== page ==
The simple fact that there are reportedly more women (cross-culturally) who identify as victims of rape than men (cross-culturally) is a privilege for men.

          As a man of color, I, too, struggle with the way in which male privilege is ascribed to all men because it varies depending on your intersecting identities (race, sexuality, class, etc.). I can speak to the many ways in which black men have been disenfranchised in this country–it’s no secret. Also, to pretend that there are no economic, social, and/or educational disparities between black and white men would be incredibly naive and ignorant. I’m just weary of saying that black men (by virtue of being men) are not privileged to some degree–even if to a very small degree.

          Additionally, it’s impossible to quantify oppression.

        • The simple fact that there are reportedly more women (cross-culturally) who identify as victims of rape than men (cross-culturally) is a privilege for men.
          Well even that is not so clear. In a lot of jurisdictions and studies and reports on rape, rape is often specifically defined to the point where “being forced to penetrate someone” is not counted as rape (usually its called “sexually assault”). And then when you talk about nonsexual but otherwise violent crimes most victims are men. Would that mean that that is a privilege for women?

          Additionally, it’s impossible to quantify oppression.
          I would like to agree with this but thats exactly what I see happen so often. On one hand supposedly its pointless to try to quantify oppressions to figure out who has it worse but on the other when who has it worse argument happens that is exactly what is done.

      • Eric, I am not saying that you are wrong that men have sometimes been the butt of jokes, but any alleged mistreatment of men still pales in comparison to the oppression of women throughout history. Recall that the good ol’ days when “fathers and men in general were respected” also came with a heavy price tag for many, including gay men and anyone who fell out of line with societal norms — not to mention the price women paid.
        You aren’t saying that Eric is wrong, you’re saying that “while thing have been a little inconvenient for men sometimes, women have it worse”.

        As a higher education administrator I have spoken with many students who present a version of this same argument. Your response (and that of my students) is understandable, but it reinforces the point I am making: we (men) have benefited for so long from our privilege that to call us out at all immediately illicits a defensive response. It goes something like this: “You are telling me my macho behavior makes you uncomfortable? What’s your problem? What’s wrong with me being macho? Can’t a guy be a guy anymore?”
        I don’t think that is what Eric is saying. But I think you are helping prove his point by saying his observations are just a knee jerk reaction to have some supposed male privilege called out. Its the classic defense. “You don’t think I’m correct? You’re just denying your male privilege.”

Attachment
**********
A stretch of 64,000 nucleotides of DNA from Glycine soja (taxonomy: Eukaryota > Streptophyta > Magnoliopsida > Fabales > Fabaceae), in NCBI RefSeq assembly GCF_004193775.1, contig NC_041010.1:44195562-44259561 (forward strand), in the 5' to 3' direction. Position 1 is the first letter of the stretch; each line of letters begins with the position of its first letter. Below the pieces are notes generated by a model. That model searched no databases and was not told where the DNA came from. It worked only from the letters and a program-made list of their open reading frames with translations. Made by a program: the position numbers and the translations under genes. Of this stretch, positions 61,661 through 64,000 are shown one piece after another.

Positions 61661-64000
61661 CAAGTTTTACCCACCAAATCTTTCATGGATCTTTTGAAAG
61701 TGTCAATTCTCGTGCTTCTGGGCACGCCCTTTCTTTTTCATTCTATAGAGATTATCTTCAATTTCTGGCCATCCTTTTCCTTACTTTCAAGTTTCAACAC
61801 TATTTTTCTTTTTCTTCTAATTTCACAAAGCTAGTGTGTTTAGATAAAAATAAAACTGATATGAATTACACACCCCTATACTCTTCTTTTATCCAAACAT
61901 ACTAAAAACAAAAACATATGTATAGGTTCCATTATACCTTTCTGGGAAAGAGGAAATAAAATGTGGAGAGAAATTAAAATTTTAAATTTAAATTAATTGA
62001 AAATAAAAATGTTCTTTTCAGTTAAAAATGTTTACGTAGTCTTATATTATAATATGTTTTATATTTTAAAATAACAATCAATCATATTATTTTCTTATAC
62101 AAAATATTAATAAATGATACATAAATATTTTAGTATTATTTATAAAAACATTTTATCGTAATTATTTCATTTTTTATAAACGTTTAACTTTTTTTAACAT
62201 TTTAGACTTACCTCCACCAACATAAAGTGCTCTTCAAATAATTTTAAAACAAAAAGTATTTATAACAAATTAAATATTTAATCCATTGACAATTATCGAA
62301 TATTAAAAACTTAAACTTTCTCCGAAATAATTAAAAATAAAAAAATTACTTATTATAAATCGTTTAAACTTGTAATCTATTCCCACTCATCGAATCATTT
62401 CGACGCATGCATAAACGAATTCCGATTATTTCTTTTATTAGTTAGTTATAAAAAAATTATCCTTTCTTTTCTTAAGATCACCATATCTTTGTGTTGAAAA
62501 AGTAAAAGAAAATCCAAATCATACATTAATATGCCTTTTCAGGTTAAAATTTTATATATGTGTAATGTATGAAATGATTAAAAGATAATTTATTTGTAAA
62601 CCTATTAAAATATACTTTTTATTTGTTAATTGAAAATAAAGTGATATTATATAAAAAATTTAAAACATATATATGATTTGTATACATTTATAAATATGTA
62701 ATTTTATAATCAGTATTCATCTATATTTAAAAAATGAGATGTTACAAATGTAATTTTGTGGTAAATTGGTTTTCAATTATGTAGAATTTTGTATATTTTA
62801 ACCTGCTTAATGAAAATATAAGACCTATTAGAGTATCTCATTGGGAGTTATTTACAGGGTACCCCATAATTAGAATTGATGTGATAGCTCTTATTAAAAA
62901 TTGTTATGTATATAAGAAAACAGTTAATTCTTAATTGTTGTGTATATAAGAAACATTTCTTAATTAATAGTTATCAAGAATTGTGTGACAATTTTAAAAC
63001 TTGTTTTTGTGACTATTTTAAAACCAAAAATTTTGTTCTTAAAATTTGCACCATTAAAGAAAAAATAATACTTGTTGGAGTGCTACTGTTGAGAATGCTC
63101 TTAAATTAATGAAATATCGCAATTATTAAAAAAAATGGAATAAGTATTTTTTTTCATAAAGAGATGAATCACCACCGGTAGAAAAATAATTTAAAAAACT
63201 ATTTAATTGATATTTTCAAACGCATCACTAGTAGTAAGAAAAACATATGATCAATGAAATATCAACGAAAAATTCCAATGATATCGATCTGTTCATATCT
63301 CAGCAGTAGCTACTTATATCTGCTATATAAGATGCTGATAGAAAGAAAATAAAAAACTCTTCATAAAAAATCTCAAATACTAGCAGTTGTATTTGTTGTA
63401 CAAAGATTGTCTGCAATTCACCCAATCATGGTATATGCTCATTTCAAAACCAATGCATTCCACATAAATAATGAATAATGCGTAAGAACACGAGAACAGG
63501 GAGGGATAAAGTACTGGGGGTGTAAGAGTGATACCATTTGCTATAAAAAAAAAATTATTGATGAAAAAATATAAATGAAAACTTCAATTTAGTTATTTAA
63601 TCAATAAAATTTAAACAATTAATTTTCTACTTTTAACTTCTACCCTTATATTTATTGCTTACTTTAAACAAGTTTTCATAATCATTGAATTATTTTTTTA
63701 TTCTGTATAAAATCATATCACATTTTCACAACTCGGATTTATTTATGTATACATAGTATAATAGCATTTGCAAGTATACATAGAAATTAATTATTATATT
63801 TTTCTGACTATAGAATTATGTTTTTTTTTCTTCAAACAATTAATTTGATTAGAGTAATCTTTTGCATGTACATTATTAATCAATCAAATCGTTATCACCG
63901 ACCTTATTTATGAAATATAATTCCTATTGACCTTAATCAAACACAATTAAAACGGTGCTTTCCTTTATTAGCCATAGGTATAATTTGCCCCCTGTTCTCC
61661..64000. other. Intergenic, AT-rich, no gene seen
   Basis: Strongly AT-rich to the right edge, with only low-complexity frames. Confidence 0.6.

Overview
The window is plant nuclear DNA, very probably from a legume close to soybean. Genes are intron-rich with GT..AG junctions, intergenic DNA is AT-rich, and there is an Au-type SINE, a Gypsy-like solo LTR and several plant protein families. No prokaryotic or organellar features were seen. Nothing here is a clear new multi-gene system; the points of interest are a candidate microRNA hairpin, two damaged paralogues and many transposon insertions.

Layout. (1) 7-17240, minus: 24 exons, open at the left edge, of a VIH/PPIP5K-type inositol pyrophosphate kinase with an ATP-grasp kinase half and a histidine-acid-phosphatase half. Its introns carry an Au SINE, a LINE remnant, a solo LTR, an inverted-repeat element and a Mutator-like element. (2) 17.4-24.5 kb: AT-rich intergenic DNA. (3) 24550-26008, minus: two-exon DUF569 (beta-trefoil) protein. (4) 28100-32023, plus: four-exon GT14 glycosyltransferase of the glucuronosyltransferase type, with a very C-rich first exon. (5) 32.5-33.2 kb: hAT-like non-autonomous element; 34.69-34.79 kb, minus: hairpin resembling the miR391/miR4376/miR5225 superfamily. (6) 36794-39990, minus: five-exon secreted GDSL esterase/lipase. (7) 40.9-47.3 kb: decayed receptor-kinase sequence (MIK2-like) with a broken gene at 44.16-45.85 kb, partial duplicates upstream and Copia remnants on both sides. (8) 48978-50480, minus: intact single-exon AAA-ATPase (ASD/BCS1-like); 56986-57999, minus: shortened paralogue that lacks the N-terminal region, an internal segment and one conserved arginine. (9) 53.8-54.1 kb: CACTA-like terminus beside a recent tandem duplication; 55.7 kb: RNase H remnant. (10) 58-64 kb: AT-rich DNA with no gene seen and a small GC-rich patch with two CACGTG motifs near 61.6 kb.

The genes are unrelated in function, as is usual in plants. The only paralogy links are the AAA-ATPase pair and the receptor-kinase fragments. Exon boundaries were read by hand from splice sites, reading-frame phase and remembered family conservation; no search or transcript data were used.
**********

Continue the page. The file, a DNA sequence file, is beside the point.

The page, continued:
2. Excellent perspectives from Mr. Folan. Very insightful and I have just shared with our Student Services Team. He brings a unique perspective; one that will likely grow as he continues to reflect his thought leadership in the area of men/masculinity in the coming years. Well done.

  3. Mary Thompson-Jones says:

    This is a finely written and very accessible article for those who are new to this issue. I was marginally aware of some of the concerns Peter Folan addresses, but reading his distillation of current thought on this topic, along with his own, very well-informed perspective, gave me needed background on a question that is important on every campus. A nice contribution to the field.

  4. I read this article and was like wow that is dead on. That totally described my college experience, then I saw that the author is from Boston College. I graduated BC in 2010 lol

  5. Just too bad the article claims repeatedly that the notion of masculinity it is build / perpetuated (only) by men, where as women have a well / much an impact on it.

  6. We need to have a system in place for boys and men to help them find mentors and conversation partners to engage in authentic dialogue about their lives as men and the concept of masculinity.
    I agree. Someone should set up groups and centers on college campuses in an effort to connect with these guys. Give them a place to come to for help and bonding, and unravel this wicked web.

    Well at least that sounds like a good idea but for some odd reason whenever someone tries to form one of these groups on a campus they tend to be protested on the premise (but with no direct evidence) that they are hives of anti-woman sentiment. And then you have the folks that say that if such efforts don’t reach out to women they are being irresponsible.

  7. Hank Vandenburgh says:

    I think the issue is that male jobs have been shipped to Asia, so men start to seem redundant even to themselves. Women are more malleable for the administration and service job markets that remain. Men are much more likely to be points of resistance and pushback. So, ironically, feminism supports the 1% by helping rationalize the labor force.

Trackbacks

  1. […] and “get laid” to keep up a competitive sex scoreboard, and are afraid to express emotions. The GoodMenProject explains, “Men are, in fact, being socialized into a hegemonic definition of masculinity, which […]

Speak Your Mind